Review of The symphonies of Havergal Brian, volume 2

David J Brown

Review - David J Brown Malcolm MacDonald, The symphonies of Havergal Brian. Volume 2_, Symphonies 13-29_. Kahn & Averill, 1978. £6.25. 288pp.

In the two years I have spent as Secretary of the Havergal Brian Society, I have been asked one question probably more times than any other, and that has been ‘Do you know when volume 2 is coming out?’. Often just that; no need to define whose volume 2 about what. If the author is already groaning at such devoted attention, he has only himself to blame, for such penetrating insight as he gave in volume 1 into symphonies 1-12 was hardly likely to go unnoticed by aficionados and it should be stated at the outset that the 18 analytical essays in this book (he also discusses the Concerto for orchestra of 1964) in no way show any kind of falling-off in quality from his earlier level of achievement.

There is the same evidence on every page of a wealth of hard thinking, and an impatience with vague generalizations, but with everywhere the sharp analytical insight tempered and brightened by his sheer enthusiasm for, and delight in, Brian’s music; its timbres, its harmonic unpredictability, its always exploratory formal procedures and, perhaps most of all, its sheer sense of a whole, lived-in, many-sided world.

One unfavourable review of volume 1 wondered, in view of the lack of critical condemnation of any of the works discussed therein, whether any ‘geese’ would be found amongst the remaining 20 ‘swans’. Well, if that reviewer has the present volume to hand, he will find at least one gander and several others with variously strong goose-like tendencies; indeed, perhaps only nos 16, 27 and 29 are seen wholly as swans; thoroughgoing masterpieces on every level.

In a splendidly honest footnote on pp 135-136, Malcolm MacDonald acknowledges that his opinion of many of Brian’s works has changed since he first discussed them in print, some for better, some for worse. (Would that some lesser commentators would admit in public that they ever change their minds - but perhaps they don’t!) For this reason, amongst others, one awaits the promised second thoughts in volume 3 with great interest, with the new criticality brought to bear on the earlier symphonies.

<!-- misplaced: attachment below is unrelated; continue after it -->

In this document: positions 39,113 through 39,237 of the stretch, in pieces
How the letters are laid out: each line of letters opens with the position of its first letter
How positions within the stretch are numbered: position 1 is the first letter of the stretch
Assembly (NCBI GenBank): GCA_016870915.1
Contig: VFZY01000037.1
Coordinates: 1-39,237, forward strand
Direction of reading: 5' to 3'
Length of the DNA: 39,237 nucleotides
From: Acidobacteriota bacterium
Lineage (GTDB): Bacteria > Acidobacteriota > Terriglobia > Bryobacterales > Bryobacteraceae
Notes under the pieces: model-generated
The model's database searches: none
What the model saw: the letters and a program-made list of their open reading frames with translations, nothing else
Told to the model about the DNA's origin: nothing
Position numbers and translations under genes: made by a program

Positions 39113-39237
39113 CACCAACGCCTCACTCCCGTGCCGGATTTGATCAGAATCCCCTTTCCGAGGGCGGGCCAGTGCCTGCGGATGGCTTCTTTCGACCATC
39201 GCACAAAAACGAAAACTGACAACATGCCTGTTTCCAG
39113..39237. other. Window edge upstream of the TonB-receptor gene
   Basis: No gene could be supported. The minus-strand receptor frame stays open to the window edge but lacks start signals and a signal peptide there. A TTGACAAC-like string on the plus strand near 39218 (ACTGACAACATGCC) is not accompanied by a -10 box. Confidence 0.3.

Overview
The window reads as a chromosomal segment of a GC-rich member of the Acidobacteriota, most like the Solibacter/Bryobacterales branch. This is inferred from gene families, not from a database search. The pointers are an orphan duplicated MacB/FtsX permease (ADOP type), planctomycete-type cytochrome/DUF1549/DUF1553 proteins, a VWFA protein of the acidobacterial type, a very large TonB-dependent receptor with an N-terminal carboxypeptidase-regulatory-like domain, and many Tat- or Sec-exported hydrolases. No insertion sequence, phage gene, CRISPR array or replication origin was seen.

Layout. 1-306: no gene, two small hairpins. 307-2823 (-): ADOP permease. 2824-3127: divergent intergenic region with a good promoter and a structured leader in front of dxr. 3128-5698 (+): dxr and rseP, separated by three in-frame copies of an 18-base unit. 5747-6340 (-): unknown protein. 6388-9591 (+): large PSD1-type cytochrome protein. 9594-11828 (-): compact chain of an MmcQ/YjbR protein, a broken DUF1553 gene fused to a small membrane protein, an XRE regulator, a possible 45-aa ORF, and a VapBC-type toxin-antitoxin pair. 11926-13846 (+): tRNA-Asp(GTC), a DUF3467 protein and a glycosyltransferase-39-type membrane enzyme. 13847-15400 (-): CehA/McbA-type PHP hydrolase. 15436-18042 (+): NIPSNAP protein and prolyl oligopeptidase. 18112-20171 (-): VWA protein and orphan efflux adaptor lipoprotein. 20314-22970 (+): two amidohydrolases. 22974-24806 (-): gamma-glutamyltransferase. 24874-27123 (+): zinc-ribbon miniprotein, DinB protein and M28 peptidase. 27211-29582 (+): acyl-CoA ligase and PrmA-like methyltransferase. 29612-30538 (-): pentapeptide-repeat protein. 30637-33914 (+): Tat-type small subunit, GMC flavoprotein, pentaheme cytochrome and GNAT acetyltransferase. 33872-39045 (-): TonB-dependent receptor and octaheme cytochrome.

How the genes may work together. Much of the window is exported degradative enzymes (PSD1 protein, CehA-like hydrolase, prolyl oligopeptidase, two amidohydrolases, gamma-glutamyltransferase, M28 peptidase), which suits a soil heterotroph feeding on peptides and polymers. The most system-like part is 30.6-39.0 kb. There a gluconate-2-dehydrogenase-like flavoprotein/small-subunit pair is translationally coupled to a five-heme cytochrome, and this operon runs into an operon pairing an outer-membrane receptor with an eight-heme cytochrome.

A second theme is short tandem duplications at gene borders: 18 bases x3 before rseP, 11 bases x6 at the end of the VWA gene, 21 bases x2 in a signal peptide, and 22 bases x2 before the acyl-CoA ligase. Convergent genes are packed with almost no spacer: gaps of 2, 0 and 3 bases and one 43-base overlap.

A ll this may imply that volume 2 represents a sharp change in approach from volume 1. This is more apparent than real; the simple fact that there has been a break between volumes at Nos 12/13 inevitably gives the feeling of ‘something new’ when one opens the new book, a feeling that is strengthened when one finds the discussion now grouped in a few large chapters rather than with one symphony per chapter as previously. Also the fact that the first one to be dealt with receives some pretty stringent criticisms comes as a bit of a surprise. However, the disparate natures of, and very different creative circumstances of, Nos 1-12 and 13-29 inevitably have to be taken into account.

The earlier works, varying enormously in physical size and length, covered a period of nearly 40 years, sometimes with a good deal of other music (including some very big pieces indeed) separating successive symphonies. Those dealt with in volume 2 cover a mere nine years, with only two other works interrupting the sequence (The jolly miller between 19 and 20 and the cello concerto between 21 and the concerto for orchestra). With almost the whole of the composer’s work in this period thus available for discussion within the generic heading chosen, it was obviously necessary and desirable to devote a lot more attention than previously to tracing lines of growth and change through the whole sequence, rather than treat each symphony in an artificial isolation. A further important factor was the availability of Brian’s correspondence with Robert Simpson, and the numerous quotations from his letters with which the text is studded cast a strange, oblique light on the music he was conceiving at the time.